In today’s post we have a reference chart of GPA medians by law school. These GPA figures, pulled from the class that entered in Fall 2013, are those used in ranking law schools for the current 2015 US News Best Law Schools Rankings.

I expect that these median figures reflect with reasonable accuracy what GPA you will need to be competitive in the coming admissions cycle– though something around 10,000 fewer people have applied for Fall 2014 than for Fall 2013, it looks like we’ll regain much of what was lost for Fall 2015. In other words, you can expect the next published medians (2014) to be slightly lower than this, but expect the GPA numbers for your class entering 2015) to be very similar to what you see here.

For those new to the admissions game, having a median or above GPA paired with a median or above LSAT makes you a near shoo-in for admission to the school. Here is a chart of LSAT MEDIANS AT TIER 1 LAW SCHOOLS for reference. If your GPA is a little below the median, having an LSAT at or over the school’s median can make up for it. For more information on admissions by the numbers, check out these posts:

What Is A Good GPA for Law School?

What Is A Good LSAT Score For The Top Schools?

Remember that of the two numbers, LSAT and GPA, LSAT weighs far more in the admissions process. As such, there is no reason to have fits of despair if you are .1 or even .2 or .3 off the median. You can still get in. See our post on getting into law school with a low GPA,

Without further ado, here are the GPA medians for law schools:

Law School GPA Medians


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  1. How much can a good GPA help an LSAT score that is not top notch? I have a 4.0 GPA (double major in political science and English). I just took the June LSAT, which was my first time, and I am expecting a score in the low/mid 160s…My guess is a 163 as that is what I was averaging, and I feel that I hit that on test day. For instance, could it help me get into a school whose median LSAT is a 166? Will it help me get more scholarship money at a place where I am right at the 75th percentile mark for the LSAT score?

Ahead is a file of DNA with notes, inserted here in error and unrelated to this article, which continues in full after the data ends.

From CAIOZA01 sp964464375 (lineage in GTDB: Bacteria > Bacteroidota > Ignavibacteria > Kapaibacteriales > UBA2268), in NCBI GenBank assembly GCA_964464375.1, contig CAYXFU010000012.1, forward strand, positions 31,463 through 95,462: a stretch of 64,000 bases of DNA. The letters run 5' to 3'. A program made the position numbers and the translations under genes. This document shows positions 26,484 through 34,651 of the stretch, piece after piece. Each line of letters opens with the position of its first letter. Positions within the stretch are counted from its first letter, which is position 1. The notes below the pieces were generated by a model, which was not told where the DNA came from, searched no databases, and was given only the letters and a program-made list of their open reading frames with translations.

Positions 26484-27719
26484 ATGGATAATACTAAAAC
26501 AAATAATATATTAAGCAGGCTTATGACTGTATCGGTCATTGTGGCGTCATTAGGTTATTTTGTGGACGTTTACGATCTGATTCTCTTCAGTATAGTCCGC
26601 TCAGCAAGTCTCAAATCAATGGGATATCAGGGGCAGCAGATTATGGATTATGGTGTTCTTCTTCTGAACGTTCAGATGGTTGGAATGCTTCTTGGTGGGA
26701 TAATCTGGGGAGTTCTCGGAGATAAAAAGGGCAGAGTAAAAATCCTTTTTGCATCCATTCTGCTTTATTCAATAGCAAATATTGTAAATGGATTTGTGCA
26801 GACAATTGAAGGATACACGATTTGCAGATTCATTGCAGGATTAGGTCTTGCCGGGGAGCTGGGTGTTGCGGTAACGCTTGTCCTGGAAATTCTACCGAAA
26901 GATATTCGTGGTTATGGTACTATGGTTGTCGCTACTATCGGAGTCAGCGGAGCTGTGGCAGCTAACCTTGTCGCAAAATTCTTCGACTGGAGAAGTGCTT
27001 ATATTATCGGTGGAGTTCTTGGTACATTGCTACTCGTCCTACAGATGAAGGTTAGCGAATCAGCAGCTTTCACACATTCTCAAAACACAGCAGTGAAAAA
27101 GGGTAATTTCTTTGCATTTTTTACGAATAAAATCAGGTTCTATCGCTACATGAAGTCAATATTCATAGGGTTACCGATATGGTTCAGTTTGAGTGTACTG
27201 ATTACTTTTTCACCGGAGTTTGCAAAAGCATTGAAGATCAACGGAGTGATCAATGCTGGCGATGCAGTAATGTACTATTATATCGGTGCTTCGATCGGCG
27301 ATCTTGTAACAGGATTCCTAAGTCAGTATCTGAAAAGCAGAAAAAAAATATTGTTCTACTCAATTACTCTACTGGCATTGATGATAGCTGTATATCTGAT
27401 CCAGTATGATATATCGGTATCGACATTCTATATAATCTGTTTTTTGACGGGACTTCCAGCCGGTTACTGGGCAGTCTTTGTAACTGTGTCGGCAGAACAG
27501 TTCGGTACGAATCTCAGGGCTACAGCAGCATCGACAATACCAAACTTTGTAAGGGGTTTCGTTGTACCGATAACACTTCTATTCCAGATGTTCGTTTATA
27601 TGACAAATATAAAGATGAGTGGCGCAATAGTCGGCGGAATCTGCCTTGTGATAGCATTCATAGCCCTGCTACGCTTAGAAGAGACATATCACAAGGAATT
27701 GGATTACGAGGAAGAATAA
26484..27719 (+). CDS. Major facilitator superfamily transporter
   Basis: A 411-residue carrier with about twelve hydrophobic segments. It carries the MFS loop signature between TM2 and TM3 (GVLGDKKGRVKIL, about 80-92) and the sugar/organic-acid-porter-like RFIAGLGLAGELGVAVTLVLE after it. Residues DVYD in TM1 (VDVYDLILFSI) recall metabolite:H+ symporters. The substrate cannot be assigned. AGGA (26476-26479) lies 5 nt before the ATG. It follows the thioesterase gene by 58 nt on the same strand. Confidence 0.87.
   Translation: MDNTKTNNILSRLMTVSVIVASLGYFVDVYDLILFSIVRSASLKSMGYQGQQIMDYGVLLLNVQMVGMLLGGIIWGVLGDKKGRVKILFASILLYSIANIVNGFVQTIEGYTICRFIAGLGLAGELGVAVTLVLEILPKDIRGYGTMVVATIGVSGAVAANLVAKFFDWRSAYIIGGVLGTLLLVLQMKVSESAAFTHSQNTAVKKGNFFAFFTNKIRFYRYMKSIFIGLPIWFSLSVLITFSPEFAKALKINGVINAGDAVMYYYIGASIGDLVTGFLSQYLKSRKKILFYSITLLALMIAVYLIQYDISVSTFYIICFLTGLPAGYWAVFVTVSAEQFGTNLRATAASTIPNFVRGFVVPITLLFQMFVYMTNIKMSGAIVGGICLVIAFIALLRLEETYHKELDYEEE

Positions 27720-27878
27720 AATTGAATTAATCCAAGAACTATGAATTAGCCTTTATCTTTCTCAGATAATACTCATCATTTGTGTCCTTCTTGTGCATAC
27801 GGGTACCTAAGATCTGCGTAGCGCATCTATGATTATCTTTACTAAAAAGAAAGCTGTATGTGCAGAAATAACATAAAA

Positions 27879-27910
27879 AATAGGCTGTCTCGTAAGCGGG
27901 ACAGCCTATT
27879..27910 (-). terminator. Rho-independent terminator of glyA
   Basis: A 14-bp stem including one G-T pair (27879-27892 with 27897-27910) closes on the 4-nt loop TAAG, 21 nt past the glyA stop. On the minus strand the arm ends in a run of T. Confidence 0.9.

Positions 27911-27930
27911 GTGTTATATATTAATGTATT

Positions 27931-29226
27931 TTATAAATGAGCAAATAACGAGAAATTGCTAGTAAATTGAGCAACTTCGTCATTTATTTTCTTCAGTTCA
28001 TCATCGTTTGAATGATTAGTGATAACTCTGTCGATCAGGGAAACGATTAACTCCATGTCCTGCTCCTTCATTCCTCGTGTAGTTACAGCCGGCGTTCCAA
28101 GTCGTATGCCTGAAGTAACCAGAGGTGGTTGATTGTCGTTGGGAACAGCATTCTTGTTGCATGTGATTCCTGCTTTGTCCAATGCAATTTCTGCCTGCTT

• Yes, with a 4.0 I expect you would have pretty decent chances at a school where the median is 166, and yes, you can expect a boost in your scholarship drawing power where your LSAT is median or above. You can certainly expect better results than someone with the same LSAT and a median-ish GPA.

      If you think you have potential to improve on the LSAT, consider trying, as there is still time to take the Sept LSAT and get your applications in early. That 4.0 GPA paired with a high 160s GPA would likely gain you entry into a number of T14 schools or get you bigger scholarships at those ranked just below.

  2. With a 2.6 gpa and a 166 LSAT, what do you think are the chances of getting into a decent law school?

  3. I have a 2.8 I’ve been Pt’ing in the 168-172 range. I have a year of related work experience and some good internships under my belt. I’m also a minority(is this relevant in the admissions process?)

    What is the likelihood of me getting accepted into BU or BC?


  4. How would one decide their target schools if their GPA is drastically different between their community college and university GPAs (with LSAT score in the high 160s)? My community college GPA is 2.93 (attended CCs on and off for about 10 years), but after finally transferring to a state university, I have a campus GPA of 3.99 with a major in Honors in English and a minor in Women’s Studies. In addition, I have been fortunate enough to receive several department, university, and state scholarships- however, I’m worried about my low cumulative GPA. For this reason, I’m not quite sure which schools I should be targeting. Any help would be greatly appreciated! Thanks.

    • What GPA did LSAC calculate when you submitted all your transcripts? Unfortunately, you can expect to be judged on this GPA for the most part. It will certainly be a point in your favor that you have a great degree GPA, however, I would apply to schools with the lower LSAC gpa as your guidepost. Of course, you should always apply to “reach” schools.

  5. Hi Evan,